Question 1.
What is the microscopic origin of pressure? kinetic energy and pressure?
The microscopic origin of pressure was proposed by considering a thermodynamic system as a collection of molecules. By the kinetic theory of gases, the pressure is linked to the velocity of molecules (v) and number density ($$\frac {N}{ V }$$)
p = $$\frac { 1 }{ 3 }$$$$\frac { N }{ V }$$mv²
Where v – velocity of molecular
$$\frac { N }{ V }$$ – number density

Question 2.
What is the microscopic origin of T is uniformly distributed to all degrees of temperature?
The average K.E per molecule $$\overline{\mathrm{KE}}=\epsilon=\frac{3}{2} k \mathrm{T}$$
The equation implies that the temperature of a gas is a measure of the average translational K.E. per molecule of the gas.

Question 3.
Why moon has no atmosphere?
The escape speed of gases on the surface of Moon is much less than the root mean square speeds of gases due to low gravity. Hence all molecules of the gases escape from the surface of the Moon easily.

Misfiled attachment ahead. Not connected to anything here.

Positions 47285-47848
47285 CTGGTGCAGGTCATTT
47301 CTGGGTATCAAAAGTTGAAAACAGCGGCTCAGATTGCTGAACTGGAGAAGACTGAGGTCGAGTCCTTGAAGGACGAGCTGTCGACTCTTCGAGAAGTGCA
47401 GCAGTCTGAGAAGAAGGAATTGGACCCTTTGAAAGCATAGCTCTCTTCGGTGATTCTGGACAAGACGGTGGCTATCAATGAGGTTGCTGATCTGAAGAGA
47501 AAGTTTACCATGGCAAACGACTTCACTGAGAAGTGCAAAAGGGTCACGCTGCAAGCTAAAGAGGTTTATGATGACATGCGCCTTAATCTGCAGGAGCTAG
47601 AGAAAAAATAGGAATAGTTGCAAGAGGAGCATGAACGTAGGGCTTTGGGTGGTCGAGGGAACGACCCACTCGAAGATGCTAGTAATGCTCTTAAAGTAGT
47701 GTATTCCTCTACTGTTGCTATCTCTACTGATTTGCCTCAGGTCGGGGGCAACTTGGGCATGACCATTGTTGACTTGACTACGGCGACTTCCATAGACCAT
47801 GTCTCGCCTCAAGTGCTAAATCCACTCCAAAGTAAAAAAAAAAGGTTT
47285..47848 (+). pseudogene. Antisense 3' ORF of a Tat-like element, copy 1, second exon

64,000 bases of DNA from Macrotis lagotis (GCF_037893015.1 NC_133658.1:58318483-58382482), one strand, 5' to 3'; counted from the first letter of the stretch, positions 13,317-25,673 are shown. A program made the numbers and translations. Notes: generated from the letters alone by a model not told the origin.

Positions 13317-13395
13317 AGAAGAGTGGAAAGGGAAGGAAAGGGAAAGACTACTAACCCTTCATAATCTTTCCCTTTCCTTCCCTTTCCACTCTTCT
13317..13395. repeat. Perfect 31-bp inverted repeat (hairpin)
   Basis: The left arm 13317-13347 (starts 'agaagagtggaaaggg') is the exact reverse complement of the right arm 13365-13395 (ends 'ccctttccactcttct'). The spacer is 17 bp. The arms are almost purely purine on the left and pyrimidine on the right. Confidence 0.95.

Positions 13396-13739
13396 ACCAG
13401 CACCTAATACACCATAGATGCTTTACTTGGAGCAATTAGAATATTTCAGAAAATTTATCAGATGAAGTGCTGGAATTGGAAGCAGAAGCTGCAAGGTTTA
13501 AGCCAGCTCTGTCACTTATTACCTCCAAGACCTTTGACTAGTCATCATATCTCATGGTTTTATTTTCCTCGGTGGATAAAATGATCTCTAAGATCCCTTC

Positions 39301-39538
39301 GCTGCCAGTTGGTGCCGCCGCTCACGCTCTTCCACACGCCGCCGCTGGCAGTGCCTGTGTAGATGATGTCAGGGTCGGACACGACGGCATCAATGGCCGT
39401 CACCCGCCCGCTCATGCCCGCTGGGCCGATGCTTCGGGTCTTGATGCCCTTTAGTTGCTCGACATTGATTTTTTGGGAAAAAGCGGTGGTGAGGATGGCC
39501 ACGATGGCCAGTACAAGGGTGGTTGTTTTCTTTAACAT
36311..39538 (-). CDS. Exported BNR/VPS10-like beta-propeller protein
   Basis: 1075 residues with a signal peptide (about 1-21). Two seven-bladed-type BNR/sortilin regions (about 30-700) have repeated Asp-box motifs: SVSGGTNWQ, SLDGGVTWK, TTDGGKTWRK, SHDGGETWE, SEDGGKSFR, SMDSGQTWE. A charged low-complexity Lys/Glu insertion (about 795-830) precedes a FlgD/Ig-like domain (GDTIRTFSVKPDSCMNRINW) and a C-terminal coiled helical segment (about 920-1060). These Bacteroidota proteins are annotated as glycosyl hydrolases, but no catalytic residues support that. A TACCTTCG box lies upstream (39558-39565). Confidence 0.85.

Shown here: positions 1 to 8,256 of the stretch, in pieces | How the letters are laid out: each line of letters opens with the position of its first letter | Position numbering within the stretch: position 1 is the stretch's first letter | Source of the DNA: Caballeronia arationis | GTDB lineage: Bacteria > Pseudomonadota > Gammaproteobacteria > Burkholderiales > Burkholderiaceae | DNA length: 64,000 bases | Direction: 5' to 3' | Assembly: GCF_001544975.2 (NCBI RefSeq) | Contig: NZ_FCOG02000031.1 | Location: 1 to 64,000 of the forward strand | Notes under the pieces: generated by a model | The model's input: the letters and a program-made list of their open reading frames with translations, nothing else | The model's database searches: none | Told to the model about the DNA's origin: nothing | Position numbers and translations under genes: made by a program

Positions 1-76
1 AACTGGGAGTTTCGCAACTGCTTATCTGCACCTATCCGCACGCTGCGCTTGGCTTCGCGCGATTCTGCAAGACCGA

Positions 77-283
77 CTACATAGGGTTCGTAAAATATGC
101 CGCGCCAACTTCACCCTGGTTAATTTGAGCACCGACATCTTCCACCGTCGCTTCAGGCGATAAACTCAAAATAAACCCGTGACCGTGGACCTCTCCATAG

Question 4.
Write the expression for rms speed, average speed and most probable speed of a gas molecule.
(i) The root mean square speed (rms):
vrms = $$\sqrt{\frac{3 R T}{M}}$$

(ii) Average speed:
$$\overline{v}$$ = 1.60$$\sqrt{\frac{k \mathrm{~T}}{m}}$$

(iii) Most probable speed:
vmp = 1.41$$\sqrt{\frac{k \mathrm{~T}}{m}}$$

Question 5.
What is the relation between the average kinetic energy and pressure?
P = $$\frac {2}{ 3 }$$$$\overline{KE}$$

Question 6.
Define the term degrees of freedom.
The minimum number of independent coordinates needed to specify the position and configuration of a thermo-dynamical system in space is called the degree of freedom of the system.

Question 7.
State the law of equipartition of energy.
According to kinetic theory, the average kinetic energy of a system of molecules in thermal equilibrium at temperature T is uniformly distributed to all degrees of freedom (x or y or z directions of motion) so that each degree of freedom will get $$\frac {1}{ 2 }$$ kT of energy. This is called law of equipartition of energy.

Question 8.
Define mean free path and write down its expression.
Average distance travelled by the molecule between collisions is called mean free path (λ).
λ = $$\frac{1}{\sqrt{2} n \pi d^{2}}$$

Question 9.
Deduce Charle’s law based on kinetic theory.
PV = $$\frac {2}{ 3 }$$U
For a fixed pressure, the volume of the gas is proportional to internal energy of the gas.
(or)
Average kinetic energy is directly proportional to absolute temperature. It is implied that,